- NHL Treatment
- Hodgkin's Treatment
- Clinical Trials
- Monoclonal Antibodies
- Types of NHL
Lymphoma and Pets
Uncommonly Ordinary: An Introduction to the Children's Blood and Cancer Center
Recently, I was fortunate to be granted an informal tour of the Children's Blood and Cancer Center (CBCC), the hematology/oncology arm of Dell Children's Hospital in Austin which serves much of central Texas.
Before I went, three different people asked me if I was worried that I might be walking into a depressing place. In fact, I wasn't remotely worried, but for the wrong reasons. I wasn't worried chiefly because I don't worry about how I will react to any health care facility – I already know I won't like it. Not a fan, that's all.
How I feel about these places says nothing about what I think of the work they do.
Nonetheless, when those of us who aren't in health care imagine a pediatric cancer center, the resulting imagery is difficult. Personally, I imagine the 2013 technicolor and technological equivalent of the famous 1957 photo from Stanford University, featuring the first use of radiotherapy on a patient in the United States:
(No surprise that the first patient was too young to protest. In the early 1950s, what Soviet-fearing adult would willingly stand in front of that thermonuclear-looking zapper?)
My reasons for not worrying were misguided because common sense should have informed me before I left that no caring person would design a children's cancer center around a gulag aesthetic.
Of course it would be upbeat. Of course it would be colorful.
The Children's Blood and Cancer Center is certainly upbeat. And colorful. But that doesn't begin to describe the way this place transcended all expectation.
Make no mistake, it's no two-kegger up there. And it does feature a medical clinic's usual trappings, like a waiting room, a front desk, receptionists busy behind loathsome little sliding glass doors. But beyond that, it really does become an extraordinary place, and over the next few weeks, I'll take a much closer look at how and why, with a focus on topics like:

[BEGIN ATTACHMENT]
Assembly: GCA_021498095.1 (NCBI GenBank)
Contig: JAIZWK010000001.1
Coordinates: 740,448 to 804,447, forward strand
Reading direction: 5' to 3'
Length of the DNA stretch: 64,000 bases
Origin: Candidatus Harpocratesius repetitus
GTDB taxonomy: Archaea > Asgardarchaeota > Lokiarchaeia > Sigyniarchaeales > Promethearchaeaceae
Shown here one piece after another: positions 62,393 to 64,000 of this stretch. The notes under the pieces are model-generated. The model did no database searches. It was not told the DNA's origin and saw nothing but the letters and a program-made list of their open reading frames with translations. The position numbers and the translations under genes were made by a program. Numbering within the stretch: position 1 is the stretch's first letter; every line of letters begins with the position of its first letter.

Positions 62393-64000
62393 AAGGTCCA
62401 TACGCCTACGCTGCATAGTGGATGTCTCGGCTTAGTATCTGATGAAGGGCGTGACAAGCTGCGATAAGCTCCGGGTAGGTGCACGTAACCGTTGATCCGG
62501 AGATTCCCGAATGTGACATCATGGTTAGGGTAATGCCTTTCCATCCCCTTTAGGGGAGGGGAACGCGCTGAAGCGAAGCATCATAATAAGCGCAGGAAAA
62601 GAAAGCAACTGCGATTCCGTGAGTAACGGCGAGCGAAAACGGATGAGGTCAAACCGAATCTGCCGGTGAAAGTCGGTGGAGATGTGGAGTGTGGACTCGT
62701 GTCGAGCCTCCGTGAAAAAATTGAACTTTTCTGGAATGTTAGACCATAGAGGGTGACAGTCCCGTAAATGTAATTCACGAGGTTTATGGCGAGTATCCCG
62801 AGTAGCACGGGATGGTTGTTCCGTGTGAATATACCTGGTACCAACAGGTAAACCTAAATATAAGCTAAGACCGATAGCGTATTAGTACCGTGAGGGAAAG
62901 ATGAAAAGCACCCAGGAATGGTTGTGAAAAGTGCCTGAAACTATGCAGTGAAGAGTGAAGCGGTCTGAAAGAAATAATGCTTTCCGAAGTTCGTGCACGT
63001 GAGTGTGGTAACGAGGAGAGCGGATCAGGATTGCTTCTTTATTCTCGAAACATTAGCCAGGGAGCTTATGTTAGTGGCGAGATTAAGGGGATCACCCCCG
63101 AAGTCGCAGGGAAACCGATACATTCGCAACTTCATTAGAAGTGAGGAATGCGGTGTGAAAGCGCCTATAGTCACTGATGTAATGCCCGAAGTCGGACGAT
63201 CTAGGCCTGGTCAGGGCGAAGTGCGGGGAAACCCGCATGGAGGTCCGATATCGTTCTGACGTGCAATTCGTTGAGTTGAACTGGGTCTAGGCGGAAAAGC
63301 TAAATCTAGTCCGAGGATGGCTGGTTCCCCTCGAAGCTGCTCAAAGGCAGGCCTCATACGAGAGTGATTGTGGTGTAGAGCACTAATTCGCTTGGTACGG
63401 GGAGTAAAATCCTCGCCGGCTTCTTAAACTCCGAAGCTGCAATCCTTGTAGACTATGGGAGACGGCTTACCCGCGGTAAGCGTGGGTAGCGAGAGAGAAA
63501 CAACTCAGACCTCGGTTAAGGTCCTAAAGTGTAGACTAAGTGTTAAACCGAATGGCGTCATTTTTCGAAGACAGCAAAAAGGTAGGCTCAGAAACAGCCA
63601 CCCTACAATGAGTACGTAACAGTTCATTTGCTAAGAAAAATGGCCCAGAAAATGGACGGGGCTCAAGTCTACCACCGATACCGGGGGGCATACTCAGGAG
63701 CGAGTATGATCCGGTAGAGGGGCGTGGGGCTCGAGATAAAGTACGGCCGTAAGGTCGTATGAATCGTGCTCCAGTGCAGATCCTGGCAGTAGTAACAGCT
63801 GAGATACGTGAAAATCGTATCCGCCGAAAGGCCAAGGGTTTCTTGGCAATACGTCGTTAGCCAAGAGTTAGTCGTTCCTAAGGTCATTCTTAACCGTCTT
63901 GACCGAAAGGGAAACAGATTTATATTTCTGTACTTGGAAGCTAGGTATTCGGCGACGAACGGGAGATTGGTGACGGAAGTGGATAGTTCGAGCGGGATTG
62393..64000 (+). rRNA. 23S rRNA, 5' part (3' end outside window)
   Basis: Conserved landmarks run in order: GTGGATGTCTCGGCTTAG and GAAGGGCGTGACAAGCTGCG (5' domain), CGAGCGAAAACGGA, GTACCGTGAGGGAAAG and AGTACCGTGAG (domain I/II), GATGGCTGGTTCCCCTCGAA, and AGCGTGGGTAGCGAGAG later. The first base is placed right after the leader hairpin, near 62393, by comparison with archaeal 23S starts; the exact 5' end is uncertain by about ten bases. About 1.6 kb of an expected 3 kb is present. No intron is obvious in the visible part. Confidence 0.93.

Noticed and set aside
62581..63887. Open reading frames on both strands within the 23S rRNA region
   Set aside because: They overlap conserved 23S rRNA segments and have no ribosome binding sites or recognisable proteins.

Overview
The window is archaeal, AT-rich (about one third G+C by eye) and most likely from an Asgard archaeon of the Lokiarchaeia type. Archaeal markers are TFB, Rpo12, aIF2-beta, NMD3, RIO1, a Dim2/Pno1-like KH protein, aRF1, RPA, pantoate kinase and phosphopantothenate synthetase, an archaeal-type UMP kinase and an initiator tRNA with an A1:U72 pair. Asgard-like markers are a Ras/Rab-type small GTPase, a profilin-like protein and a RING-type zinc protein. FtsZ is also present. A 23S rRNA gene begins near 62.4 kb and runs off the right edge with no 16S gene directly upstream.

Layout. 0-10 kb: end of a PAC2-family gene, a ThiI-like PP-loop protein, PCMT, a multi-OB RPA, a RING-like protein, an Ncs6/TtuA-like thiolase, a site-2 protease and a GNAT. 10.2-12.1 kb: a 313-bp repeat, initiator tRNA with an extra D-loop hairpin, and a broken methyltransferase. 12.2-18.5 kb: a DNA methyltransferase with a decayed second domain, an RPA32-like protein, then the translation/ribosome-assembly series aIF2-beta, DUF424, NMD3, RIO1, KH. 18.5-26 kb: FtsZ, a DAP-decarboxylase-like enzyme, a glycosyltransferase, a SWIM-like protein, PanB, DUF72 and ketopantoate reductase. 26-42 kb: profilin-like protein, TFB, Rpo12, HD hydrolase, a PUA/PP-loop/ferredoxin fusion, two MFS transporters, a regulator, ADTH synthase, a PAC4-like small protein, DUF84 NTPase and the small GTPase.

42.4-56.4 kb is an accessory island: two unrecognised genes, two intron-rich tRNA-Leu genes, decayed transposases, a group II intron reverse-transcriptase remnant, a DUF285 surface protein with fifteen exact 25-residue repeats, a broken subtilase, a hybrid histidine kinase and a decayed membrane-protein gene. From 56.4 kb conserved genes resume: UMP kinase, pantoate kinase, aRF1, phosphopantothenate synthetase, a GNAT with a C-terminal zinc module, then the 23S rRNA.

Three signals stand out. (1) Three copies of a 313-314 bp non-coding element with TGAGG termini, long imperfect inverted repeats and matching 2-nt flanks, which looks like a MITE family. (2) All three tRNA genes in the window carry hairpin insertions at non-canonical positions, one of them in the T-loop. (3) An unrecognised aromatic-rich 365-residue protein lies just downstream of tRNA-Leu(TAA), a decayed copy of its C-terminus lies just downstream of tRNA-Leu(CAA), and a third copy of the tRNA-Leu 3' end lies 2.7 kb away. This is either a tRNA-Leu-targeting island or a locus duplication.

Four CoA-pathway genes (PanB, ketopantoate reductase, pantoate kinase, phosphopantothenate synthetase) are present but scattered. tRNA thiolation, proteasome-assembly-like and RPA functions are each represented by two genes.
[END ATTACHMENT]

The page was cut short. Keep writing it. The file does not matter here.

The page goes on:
- - Nutritional approaches
- - Survivorship programs
- - Organized patient events
- - Clinical research
- - Extensive family support services
and a few others I'll work out on the way.
One mental snapshot from the tour remains glued to my memory.
After clearing the waiting room and going past the nurses' station, the center opens up a bit, and off to the side there is a large room called the Teen Room. By strictly enforced rule, no one under age 12 is allowed in this room.
I can't actually describe the room in much detail because even though I think the walls were glass and there was no evident door, either the light was off or it was dimmed, bathing it all in a bluish tint. I think I saw a table, a couch or two, a couple unfolded throw-blankets maybe – in short, it looked (and I could be wrong) to be a little cluttered.
Three teens were there. They were sitting around, talking.
Here, in this clinic devoted to treating children with rare blood diseases, was a scene of shockingly spectacular … normalcy.
Strike the table, exchange a couch for a bed, and really clutter it up, and that was my room as a teenager. That was me and my friends hanging out, doing nothing much and being pleased about it.
Enter the uncluttered brilliance of CBCC: For all the medical degrees, knowledge, know-how and training packed into that place (in fact, they should really expand), the area that best spoke to all the incredible things they do there was the area that seemed to be the least dedicated to – and the least interested in – modern medicine.
You know, the way kids are.
This is a special place.
This is the first installment in my series on the Children's Blood and Cancer Center at Dell Children's Hospital in Austin, Texas. The next three are listed below: